It's become more and more apparent within modern societies that sedentary lifestyles are more prevalent and that health risks come along with such a lifestyle. A sedentary lifestyle has very little or non-existent physical activity. Habits such as sitting for prolonged periods during working hours, then repeating the same habit during personal hours is an example of many people's daily lives.

Exercise and Guidelines

Physical activity is defined as any bodily movement produced by skeletal muscles that results in energy expenditure. Exercise is a subset of physical activity that is planned, structured, and repetitive and has as a final or an intermediate objective of improvement or maintenance of physical fitness (1). The government guidelines set out within the UK regarding physical activity can be seen as:

  • Children and young people aged 5-18 should engage in at least 60 minutes spread throughout the week (2).
  • Adults aged 19-64 should for 2 ½ hours per week of moderate activity, spread throughout the week aiming to be active daily (2).
  • Adults aged 65 years + should for 2 ½ hours per week of moderate activity, spread throughout the week aiming to active daily, with a view that any physical activity is better than none with more providing greater health benefits (2).

The government guidelines are quite straightforward and should be realistic achievements for most individuals, however, statistics within the UK and US, unfortunately, consists of unwarranted results relating to activity levels.

As seen in the figures below, up until November 2018, two thirds of adults (66%) were considered active as per the government guidelines and 22% were considered to be inactive (3).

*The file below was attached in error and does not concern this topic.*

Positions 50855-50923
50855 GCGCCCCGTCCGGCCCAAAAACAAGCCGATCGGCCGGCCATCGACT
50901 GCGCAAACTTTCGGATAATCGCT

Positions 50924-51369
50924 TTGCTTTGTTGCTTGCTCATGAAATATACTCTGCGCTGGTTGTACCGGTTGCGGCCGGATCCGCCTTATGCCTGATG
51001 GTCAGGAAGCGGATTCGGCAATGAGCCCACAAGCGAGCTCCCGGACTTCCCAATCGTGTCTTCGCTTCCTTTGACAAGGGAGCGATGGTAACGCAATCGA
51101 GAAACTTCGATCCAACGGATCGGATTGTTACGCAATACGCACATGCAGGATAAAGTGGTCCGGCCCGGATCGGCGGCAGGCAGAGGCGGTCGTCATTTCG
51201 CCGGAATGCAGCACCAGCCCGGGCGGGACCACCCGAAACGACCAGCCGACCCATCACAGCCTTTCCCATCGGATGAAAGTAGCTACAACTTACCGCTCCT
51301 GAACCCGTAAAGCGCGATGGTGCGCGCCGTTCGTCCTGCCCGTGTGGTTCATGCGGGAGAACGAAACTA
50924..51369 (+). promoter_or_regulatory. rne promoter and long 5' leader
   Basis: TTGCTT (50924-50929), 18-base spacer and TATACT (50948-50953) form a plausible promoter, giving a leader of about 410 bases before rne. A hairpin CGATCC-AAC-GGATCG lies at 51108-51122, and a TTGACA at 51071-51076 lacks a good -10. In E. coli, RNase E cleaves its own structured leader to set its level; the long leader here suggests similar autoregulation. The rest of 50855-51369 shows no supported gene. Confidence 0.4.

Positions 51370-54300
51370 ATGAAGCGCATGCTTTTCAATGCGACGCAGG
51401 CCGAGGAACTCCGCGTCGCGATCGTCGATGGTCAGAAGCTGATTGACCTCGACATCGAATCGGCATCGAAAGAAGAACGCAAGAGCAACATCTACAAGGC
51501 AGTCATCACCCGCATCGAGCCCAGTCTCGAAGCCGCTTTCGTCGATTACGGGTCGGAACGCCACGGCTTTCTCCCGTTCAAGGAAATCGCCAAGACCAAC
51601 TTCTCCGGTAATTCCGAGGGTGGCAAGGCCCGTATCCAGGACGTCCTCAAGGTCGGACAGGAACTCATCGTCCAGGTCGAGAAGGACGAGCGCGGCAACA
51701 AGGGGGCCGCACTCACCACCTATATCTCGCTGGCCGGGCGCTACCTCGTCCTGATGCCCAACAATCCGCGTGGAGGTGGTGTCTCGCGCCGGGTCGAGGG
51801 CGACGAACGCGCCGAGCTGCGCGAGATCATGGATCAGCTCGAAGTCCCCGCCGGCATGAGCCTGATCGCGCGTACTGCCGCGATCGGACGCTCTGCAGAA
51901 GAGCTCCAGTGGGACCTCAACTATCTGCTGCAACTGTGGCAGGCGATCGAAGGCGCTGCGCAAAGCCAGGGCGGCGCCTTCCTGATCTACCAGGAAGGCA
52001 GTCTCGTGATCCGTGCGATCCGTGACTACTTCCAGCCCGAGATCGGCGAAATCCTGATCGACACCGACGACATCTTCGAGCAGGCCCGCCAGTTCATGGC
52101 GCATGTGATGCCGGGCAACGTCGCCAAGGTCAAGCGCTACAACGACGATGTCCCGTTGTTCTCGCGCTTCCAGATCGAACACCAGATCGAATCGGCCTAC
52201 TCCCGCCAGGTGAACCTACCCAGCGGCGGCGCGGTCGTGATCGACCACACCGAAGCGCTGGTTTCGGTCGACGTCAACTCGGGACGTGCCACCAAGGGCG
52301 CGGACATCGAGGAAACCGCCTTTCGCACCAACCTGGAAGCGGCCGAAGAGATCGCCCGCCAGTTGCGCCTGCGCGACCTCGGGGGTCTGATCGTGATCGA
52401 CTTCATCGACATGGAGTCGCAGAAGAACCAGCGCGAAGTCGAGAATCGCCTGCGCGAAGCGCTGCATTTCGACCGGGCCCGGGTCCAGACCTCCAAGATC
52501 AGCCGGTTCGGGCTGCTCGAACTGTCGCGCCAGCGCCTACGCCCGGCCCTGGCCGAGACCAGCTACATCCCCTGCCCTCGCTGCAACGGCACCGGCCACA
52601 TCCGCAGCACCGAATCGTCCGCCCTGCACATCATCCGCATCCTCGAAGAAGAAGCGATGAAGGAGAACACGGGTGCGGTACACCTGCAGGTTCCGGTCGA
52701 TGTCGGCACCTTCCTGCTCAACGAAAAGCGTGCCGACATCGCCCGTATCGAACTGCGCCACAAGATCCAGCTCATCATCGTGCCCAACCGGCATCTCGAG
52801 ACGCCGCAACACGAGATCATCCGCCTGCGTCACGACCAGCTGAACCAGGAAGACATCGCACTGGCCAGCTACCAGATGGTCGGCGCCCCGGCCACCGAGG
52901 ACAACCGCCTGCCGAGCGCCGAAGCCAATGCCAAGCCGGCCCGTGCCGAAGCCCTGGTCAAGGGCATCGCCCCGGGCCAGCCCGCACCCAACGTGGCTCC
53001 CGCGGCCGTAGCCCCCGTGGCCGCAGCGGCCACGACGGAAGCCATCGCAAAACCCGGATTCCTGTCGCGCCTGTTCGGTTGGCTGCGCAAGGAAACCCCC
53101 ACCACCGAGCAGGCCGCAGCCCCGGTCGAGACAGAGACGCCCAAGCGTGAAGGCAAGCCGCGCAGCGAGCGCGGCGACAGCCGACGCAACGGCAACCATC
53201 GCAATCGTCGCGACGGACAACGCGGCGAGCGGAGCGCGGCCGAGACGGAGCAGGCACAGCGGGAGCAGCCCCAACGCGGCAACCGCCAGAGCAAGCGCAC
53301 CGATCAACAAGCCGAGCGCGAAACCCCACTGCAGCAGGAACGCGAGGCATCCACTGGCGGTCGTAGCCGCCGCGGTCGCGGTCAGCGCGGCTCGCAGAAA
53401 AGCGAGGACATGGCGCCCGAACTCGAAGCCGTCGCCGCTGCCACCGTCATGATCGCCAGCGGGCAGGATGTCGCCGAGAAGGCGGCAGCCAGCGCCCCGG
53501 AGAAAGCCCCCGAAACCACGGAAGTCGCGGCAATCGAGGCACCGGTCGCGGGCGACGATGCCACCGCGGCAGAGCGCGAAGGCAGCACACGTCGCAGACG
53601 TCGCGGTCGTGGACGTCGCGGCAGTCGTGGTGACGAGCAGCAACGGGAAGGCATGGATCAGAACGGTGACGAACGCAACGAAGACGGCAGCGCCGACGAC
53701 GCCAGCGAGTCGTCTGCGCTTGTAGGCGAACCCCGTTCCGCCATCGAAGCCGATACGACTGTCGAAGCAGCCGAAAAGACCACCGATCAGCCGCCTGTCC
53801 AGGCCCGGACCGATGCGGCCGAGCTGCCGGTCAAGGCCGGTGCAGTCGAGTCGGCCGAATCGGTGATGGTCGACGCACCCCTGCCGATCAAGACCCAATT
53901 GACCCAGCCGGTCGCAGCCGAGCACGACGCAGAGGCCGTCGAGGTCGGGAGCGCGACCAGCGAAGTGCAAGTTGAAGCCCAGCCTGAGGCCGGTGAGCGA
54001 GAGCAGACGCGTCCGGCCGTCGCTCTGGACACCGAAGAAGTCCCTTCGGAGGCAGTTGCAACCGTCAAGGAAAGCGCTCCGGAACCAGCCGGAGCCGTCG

As of 2017, the US Department of Health & Human Services said that less than 5% of adults participate in 30 minutes of physical activity each day, only 1 in 3 adults achieve the recommended amount of physical activity each week . Additionally, more than 80% of adults do not meet the guidelines for both aerobic and muscle strengthening activities (4).

Health Risks

Researchers state that there is strong evidence worldwide for health risks being associated with lack of physical activity such as (5):

  • Death (from any cause) / shortened life expectancy.
  • Coronary heart disease. 
  • High blood pressure.
  • Stroke. 
  • Metabolic syndrome (including obesity and abnormal blood cholesterol levels). 
  • Type 2 diabetes. 
  • Breast and colon cancer. 
  • Depression.

The above research was conducted through information collected through self reported activity levels which could be a limitation to the findings. However, further research has found that men who reported being in a car for more than 10 hours per week had an 82% greater risk of cardiovascular disease mortality compared to men who reported fewer than 4 hours per week (6). Furthermore, out of 42,612 respondents from the 2007 Canadian Community Health Survey Cross-tabulations found that approximately 25% of men and 24% of women who reported watching television 21 hours or more per week were classified as obese regardless of leisure time (7). 

Achieving Daily Activity

Small changes within your day can go a long way in creating new positive habits relating to physical activity and it may not be as daunting as you think. Aim to maintain such activity like household chores, and achieving moderate intensity exercise can be done in ways such as 30 minutes a day of brisk walking 5 times a week equalling the recommendation 2 ½ hours per week. A total of 75 minutes of vigorous intensity activity spread across a week can get comparable benefits or a combination of both vigorous intensity and moderate intensity (2). On top of activity, reducing inactivity such as TV time with breaks such as small walks, whether your work or home, can be beneficial (2).


Daily activity can be beneficial in the reduction of health risks and potentially other health related improvements. It’s clear that current worldwide trends regarding activity and inactivity need close attention, and a greater understanding of the effects a sedentary lifestyle has on physiological health especially is required. Additionally, fighting against such habits to achieve a lifestyle change needs to be entirely context related to an individual, and even though mass recommendations can be made, individual considerations should also be made.